Maya Angelou, an award-winning author, poet and civil rights activist, has died in her hometown of Winston-Salem, N.C. She was 86.
According to the city's mayor, Allen Joines, Maya was found by her caretaker on Wednesday morning (May 28). She had recently canceled an appearance, citing her health as the reason for her absence.
"Her family is extremely grateful that her ascension was not belabored by a loss of acuity or comprehension," a statement found on Maya's Facebook page reads.
"She lived a life as a teacher, activist, artist and human being. She was a warrior for equality, tolerance and peace. The family is extremely appreciative of the time we had with her and we know that she is looking down upon us with love," the statement continued.
Best known for her celebrated autobiography, I Know Why the Caged Bird Sings, the African-American writer overcame many obstacles in her youth, including sexual abuse, which she detailed in her work.
Born on April 4, 1928 in St. Louis, Mo., Maya first found success as a singer in the 1950s before receiving accolades for her poetry.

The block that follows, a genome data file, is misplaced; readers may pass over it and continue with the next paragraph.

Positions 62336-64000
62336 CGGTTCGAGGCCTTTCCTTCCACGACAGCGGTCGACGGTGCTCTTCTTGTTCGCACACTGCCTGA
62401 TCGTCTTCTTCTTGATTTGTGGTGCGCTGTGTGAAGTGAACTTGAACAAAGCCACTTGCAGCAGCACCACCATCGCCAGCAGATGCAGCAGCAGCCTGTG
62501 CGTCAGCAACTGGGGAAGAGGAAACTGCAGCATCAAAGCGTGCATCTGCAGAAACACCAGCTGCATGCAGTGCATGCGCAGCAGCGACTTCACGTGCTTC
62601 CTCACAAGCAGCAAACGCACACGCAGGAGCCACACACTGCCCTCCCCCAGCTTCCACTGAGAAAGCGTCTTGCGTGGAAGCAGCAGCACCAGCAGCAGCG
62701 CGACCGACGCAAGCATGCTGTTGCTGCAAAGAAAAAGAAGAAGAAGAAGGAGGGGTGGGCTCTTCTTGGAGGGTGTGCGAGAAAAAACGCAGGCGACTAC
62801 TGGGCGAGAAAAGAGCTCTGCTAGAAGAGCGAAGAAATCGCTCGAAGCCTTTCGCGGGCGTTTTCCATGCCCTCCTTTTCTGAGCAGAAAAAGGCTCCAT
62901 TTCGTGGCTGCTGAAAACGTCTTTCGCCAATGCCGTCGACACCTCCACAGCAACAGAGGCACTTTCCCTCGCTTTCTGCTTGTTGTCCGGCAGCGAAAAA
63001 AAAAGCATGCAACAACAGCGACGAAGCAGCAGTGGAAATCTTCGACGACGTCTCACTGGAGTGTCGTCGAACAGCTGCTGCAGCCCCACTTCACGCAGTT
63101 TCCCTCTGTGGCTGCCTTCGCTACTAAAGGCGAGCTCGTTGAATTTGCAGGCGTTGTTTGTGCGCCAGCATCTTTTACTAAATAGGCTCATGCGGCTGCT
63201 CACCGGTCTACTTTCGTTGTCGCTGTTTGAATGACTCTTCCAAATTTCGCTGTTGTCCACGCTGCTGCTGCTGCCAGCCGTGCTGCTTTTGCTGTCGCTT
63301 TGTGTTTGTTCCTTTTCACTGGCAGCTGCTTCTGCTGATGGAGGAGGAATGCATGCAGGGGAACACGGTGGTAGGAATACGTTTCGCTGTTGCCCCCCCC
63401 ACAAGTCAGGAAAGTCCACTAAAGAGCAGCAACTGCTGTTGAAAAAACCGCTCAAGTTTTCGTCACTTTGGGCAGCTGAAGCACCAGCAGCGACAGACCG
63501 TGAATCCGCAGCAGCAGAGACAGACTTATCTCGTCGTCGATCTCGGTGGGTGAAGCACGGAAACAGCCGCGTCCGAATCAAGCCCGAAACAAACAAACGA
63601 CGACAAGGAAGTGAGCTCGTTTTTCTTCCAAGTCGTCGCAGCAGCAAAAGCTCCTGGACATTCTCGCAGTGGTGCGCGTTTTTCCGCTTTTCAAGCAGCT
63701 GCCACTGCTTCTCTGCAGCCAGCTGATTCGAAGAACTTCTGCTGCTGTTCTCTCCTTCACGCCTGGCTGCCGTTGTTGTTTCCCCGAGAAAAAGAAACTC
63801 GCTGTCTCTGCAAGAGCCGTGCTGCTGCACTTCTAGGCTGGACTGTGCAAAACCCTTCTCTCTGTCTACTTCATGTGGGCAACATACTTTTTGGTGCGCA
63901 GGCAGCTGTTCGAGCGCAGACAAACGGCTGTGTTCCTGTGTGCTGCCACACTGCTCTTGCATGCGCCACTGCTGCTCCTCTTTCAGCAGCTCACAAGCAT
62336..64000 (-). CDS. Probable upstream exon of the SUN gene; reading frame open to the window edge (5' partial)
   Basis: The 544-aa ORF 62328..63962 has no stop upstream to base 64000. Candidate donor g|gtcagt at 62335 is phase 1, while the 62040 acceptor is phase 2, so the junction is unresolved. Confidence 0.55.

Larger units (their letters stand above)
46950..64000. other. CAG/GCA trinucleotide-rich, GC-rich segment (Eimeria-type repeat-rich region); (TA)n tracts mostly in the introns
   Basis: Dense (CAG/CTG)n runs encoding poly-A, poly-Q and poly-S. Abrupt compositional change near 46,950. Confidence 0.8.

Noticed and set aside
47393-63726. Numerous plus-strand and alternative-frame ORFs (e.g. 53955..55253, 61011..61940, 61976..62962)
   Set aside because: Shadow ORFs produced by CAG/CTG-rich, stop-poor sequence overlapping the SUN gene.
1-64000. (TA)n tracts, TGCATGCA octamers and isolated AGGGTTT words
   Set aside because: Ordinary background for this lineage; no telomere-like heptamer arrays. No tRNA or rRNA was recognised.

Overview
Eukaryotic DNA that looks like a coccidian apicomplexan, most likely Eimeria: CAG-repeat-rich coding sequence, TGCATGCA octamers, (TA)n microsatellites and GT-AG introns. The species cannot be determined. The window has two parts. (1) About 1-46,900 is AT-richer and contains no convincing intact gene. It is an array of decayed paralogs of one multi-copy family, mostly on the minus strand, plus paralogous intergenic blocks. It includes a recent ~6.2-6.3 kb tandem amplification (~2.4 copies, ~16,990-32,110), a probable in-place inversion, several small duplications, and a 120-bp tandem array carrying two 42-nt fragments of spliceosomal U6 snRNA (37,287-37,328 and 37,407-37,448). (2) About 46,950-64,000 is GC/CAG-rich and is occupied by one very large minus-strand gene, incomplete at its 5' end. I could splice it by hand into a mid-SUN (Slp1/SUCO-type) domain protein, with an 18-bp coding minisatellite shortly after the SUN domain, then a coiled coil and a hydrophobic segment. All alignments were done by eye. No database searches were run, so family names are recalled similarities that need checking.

She was nominated for a Pulitzer Prize for her first volume, Just Give Me a Cool Drink of Water 'fore I Diiie (1971). She also received a Tony nomination for her role in the 1973 play, Look Away, an Emmy nomination for the television mini-series Roots and won three Grammy Awards for her spoken word albums.
In 1993, she was asked by President Bill Clinton to speak at his inauguration, reciting her poem "On the Pulse of Morning," and was awarded the Presidential Medal of Freedom by President Barack Obama in 2011.
Maya was also an active member of the Civil Rights movement, working with both Martin Luther King Jr. and Malcolm X. In 1982, she became a professor at Wake Forest University in Winston Salem where she often spoke of her love for teaching.
She is survived by her only son, Guy, as well as a grandson and two great-grandchildren.
Listen to yourself and in that quietude you might hear the voice of God.— Maya Angelou (@DrMayaAngelou) May 23, 2014
Listen to yourself and in that quietude you might hear the voice of God.
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